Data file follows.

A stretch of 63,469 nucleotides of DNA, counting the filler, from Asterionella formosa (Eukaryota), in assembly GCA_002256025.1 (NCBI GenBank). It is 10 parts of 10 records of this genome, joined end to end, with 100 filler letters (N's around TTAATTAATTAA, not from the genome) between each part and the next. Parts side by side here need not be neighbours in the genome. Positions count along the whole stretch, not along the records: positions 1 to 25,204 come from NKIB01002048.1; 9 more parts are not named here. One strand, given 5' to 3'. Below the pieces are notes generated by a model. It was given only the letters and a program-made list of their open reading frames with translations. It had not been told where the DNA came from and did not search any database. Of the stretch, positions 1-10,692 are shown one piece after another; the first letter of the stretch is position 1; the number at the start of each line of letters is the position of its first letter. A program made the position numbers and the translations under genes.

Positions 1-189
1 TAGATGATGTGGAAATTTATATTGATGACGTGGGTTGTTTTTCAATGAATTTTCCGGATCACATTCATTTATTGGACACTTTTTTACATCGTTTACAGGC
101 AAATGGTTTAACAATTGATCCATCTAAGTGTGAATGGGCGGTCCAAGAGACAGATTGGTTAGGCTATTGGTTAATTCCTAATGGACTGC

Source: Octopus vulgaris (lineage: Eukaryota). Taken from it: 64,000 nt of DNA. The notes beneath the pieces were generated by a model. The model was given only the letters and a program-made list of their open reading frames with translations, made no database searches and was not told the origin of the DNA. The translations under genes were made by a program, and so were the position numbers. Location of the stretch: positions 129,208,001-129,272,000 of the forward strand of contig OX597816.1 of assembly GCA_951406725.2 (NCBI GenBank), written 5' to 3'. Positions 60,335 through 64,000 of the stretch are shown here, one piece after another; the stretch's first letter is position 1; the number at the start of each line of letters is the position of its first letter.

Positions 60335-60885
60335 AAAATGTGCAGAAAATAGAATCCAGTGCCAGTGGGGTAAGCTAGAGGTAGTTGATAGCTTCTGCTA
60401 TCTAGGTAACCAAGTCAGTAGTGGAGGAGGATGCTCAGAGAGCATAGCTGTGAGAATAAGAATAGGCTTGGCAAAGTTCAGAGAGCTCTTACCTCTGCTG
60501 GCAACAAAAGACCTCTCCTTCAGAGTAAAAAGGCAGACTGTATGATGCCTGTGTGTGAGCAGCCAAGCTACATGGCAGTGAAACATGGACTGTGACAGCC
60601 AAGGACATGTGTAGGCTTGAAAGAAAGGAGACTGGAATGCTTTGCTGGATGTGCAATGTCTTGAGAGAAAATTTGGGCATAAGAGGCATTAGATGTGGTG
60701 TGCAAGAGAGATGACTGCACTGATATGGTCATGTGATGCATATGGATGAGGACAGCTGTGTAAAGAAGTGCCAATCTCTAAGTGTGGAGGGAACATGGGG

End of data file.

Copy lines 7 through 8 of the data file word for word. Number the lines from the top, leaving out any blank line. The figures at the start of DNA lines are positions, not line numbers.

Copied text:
60335 AAAATGTGCAGAAAATAGAATCCAGTGCCAGTGGGGTAAGCTAGAGGTAGTTGATAGCTTCTGCTA
60401 TCTAGGTAACCAAGTCAGTAGTGGAGGAGGATGCTCAGAGAGCATAGCTGTGAGAATAAGAATAGGCTTGGCAAAGTTCAGAGAGCTCTTACCTCTGCTG